Pope Francis met with the victims of sexual abuse by Roman Catholic clergy on the last day of his U.S. visit and vowed to hold accountable the people who committed and covered up the crimes.
On Sunday, Pope Francis listened to the stories of the children who survived sexual abuse at the hands of Roman Catholic clergy to wrap up his six-day stay at the U.S. The Argentine pope also held Mass outside the Philadelphia Museum of Art in front of more than a million people, according to Reuters.
The 78-year-old pontiff addressed the crowd in his native Spanish after his private meeting with the five sexual abuse survivors. He told the bishops in Philadelphia that the "suffering and pain" of the three women and two men abused by clergy bore a mark in his heart, the report details. more >>
Pope Francis made a powerful statement by meeting with gay marriage dissenter Kim Davis. But imagine how much more powerful it would have been had the meeting been public, rather than private.
Pope Francis has come and gone. His five-day sojourn in America started with a visit to Washington, D.C. (including speaking to a joint session of the U.S. Congress), continued in New York City (including a speech to the U.N. General Assembly) and concluded with a World Congress of Families in Philadelphia.
What should one make of this historic visit? The mass appeal generated by the pope's visit, symbolized by a million-person mass in Philadelphia, was extraordinary by any standard or measure. The pope is a head of state (Vatican City), thus a political figure, but primarily and overwhelmingly he is an overtly religious figure in that he is the titular head of the world communion of Roman Catholics. more >>
The state of Georgia has executed a woman despite last-minute pleas for mercy, including one from Roman Catholic Church leader Pope Francis. The woman reportedly sang the Christian anthem "Amazing Grace" as she was put to death via lethal injection, witnesses said.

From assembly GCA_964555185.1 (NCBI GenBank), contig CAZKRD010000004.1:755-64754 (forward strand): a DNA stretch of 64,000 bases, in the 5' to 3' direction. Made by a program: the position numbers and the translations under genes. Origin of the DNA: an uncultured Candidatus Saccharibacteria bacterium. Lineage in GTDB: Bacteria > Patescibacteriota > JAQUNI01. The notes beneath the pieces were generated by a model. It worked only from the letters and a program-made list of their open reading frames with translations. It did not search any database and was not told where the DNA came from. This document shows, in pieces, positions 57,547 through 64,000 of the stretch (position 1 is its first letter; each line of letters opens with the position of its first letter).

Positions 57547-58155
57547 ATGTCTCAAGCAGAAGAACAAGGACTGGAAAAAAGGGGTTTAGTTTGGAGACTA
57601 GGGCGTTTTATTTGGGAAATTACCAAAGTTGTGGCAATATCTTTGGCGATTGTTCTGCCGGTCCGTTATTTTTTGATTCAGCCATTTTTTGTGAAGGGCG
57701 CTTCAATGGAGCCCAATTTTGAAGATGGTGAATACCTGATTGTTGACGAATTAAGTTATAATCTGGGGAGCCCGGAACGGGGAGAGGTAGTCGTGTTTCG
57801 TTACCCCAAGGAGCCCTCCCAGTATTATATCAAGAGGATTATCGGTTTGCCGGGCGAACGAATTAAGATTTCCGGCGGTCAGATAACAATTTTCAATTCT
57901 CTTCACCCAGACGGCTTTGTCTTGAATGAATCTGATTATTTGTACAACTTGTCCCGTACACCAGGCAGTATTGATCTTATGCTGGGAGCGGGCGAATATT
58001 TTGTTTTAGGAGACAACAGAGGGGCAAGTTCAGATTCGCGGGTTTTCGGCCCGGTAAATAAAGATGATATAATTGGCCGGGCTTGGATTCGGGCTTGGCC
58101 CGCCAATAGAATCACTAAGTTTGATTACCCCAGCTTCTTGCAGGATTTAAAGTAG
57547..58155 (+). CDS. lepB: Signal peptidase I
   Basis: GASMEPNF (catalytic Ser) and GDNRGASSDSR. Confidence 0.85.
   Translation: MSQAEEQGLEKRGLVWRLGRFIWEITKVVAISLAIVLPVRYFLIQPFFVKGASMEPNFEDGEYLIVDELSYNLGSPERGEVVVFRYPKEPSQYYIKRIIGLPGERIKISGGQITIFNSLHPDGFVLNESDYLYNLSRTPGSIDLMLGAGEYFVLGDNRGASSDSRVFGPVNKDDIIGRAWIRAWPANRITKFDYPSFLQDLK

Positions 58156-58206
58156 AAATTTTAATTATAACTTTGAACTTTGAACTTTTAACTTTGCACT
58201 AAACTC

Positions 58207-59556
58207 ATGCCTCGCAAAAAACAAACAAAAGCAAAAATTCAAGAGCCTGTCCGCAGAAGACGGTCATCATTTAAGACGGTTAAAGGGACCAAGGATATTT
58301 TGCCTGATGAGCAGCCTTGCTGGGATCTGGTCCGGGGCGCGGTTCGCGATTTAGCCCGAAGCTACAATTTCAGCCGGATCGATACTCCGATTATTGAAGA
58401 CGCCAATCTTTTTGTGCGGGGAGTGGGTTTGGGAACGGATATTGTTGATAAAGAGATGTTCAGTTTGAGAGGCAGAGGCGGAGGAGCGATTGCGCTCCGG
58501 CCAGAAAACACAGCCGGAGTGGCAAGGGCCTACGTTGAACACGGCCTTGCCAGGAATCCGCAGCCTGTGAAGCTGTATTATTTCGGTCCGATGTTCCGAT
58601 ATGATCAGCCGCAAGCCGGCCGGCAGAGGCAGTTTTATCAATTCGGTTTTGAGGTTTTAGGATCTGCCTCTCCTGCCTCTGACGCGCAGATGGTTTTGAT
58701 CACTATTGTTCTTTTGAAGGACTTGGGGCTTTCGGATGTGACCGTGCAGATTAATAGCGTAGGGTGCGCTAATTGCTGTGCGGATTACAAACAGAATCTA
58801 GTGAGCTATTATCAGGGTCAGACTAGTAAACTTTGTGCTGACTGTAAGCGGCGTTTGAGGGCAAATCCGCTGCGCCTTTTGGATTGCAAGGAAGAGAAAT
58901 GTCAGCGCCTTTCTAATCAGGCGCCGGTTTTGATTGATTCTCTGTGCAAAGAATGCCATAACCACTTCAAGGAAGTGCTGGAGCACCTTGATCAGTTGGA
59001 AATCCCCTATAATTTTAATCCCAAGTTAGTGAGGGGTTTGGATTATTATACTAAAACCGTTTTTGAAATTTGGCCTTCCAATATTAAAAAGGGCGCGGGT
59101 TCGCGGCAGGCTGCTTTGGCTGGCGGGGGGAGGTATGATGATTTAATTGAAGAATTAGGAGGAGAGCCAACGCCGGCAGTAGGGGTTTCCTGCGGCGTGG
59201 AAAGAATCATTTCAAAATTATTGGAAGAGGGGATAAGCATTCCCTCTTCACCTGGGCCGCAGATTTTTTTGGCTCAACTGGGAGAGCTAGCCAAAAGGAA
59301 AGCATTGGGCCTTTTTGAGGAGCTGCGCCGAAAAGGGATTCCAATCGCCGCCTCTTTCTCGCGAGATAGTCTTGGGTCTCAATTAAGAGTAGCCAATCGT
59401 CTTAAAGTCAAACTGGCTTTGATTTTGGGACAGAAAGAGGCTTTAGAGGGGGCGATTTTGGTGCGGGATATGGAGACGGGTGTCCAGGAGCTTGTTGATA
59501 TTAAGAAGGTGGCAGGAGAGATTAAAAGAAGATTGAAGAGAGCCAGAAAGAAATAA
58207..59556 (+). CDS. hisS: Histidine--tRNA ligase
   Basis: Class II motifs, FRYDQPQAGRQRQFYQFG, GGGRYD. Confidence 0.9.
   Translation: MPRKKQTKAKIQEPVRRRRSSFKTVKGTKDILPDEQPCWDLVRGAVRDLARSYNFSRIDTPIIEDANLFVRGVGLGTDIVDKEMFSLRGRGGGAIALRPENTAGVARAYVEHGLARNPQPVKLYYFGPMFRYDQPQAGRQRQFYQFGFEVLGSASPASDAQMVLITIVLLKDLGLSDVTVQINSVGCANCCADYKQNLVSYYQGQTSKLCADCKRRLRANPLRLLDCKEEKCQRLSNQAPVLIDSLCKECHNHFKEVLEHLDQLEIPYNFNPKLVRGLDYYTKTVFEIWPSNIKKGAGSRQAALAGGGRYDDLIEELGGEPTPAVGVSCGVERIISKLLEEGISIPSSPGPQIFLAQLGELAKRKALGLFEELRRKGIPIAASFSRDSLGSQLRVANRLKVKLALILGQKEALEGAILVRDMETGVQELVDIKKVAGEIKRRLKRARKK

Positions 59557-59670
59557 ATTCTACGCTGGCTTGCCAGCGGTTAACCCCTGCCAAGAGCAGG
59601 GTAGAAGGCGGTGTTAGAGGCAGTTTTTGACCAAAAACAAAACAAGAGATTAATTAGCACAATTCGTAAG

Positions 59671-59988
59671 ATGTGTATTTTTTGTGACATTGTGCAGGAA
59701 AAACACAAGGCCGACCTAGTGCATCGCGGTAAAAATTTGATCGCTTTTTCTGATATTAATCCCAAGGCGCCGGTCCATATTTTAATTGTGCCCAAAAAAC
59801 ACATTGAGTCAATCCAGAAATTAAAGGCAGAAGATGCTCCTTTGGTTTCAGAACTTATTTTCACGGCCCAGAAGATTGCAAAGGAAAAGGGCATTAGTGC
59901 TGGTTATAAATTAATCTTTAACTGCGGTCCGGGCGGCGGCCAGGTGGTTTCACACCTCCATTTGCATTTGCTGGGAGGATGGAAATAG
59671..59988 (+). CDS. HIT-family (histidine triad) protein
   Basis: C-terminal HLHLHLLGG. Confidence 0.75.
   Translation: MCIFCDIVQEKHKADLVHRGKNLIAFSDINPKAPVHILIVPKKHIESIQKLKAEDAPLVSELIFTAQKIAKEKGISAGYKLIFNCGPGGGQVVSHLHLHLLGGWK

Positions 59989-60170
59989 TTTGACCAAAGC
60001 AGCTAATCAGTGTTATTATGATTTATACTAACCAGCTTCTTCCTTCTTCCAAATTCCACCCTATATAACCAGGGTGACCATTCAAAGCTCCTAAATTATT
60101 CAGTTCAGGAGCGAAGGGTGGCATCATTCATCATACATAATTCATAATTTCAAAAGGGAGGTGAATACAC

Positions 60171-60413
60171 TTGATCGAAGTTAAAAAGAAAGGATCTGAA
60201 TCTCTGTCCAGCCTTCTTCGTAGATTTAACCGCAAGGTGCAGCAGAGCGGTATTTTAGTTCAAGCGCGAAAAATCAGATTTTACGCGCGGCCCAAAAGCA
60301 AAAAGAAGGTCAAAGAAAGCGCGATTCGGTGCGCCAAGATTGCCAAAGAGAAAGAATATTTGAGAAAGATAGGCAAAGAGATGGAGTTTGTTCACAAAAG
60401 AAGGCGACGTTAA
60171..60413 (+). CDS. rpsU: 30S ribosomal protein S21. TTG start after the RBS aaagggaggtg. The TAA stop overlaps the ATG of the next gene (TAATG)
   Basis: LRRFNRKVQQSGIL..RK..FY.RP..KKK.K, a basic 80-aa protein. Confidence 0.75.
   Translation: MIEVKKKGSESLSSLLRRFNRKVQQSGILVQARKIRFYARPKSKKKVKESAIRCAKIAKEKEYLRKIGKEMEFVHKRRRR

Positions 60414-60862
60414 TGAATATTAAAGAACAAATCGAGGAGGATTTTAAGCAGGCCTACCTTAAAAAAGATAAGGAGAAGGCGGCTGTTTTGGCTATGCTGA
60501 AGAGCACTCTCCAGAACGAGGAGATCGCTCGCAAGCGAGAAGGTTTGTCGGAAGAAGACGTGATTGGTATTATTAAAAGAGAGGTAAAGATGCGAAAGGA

NBC News reported that Kelly Renee Gissendaner, 47, was executed shortly after midnight on Wednesday. Gissendaner had been put on death row for the 1997 stabbing murder of her husband, Douglas Gissendaner, at the hands of her lover. She became the first woman executed by the state in 70 years.
Gregory Owen, who carried out the killing, is serving a life prison sentence, and is not eligible for parole until 2022. more >>
Mat Staver, attorney and founder of the Liberty Counsel, has claimed in an interview that Pope Francis met with and prayed with Kentucky clerk Kim Davis during his visit to Washington, D.C. last week. The Vatican has refused to confirm or deny that the meeting between the pontiff and the clerk took place.
Staver told CBS News on Tuesday night that the two briefly met on Thursday, Sept. 24, at the Vatican Embassy in Washington.
"Staver said Pope Francis spoke to Davis in English and asked her to pray for him. He said Davis, in return, asked the pope to pray for her. The pope told her to stay strong, according to her lawyer," CBS reported. more >>
Are you someone who tends to see the glass half full, or half empty? And if you had the chance to get your hands on a glass of water used by the pope, would you take it? One Democratic congressman from Philadelphia simply couldn't resist.
Once Pope Francis finished delivering his recent speech to Congress, Rep. Bob Brady sprung into action. After grabbing the glass, he took it to his office and had a drink. Then his wife and two staffers also drank from the glass. Brady decided to save the rest of the water for his grandchildren, saying he would bless them with it.
Now either that water contains miraculous power, or it doesn't. Brady seems to believe this water contains such power. And so in his mind, it made perfect sense to go for it. more >>
Pastor Rick Warren of California's Saddleback Church gave the final keynote address of the World Meeting of Families conference, sharing the stage with Cardinal Sean O'Malley of Boston, in Philadelphia on Friday, the day before Pope Francis arrives in the city.
"Thank you for caring about the family," warren told the crowd as he began his address on the concluding day of the conference, and quoted Pope Francis as saying that the family is under threat, according to National Catholic Register.
Held every three years and sponsored by the Holy See's Pontifical Council for the Family, the World Meeting of Families is the world's largest Catholic gathering of families. This year's theme for the conference was "Love Is Our Mission: The Family Fully Alive," emphasizing the impact of the love and life of families on society. more >>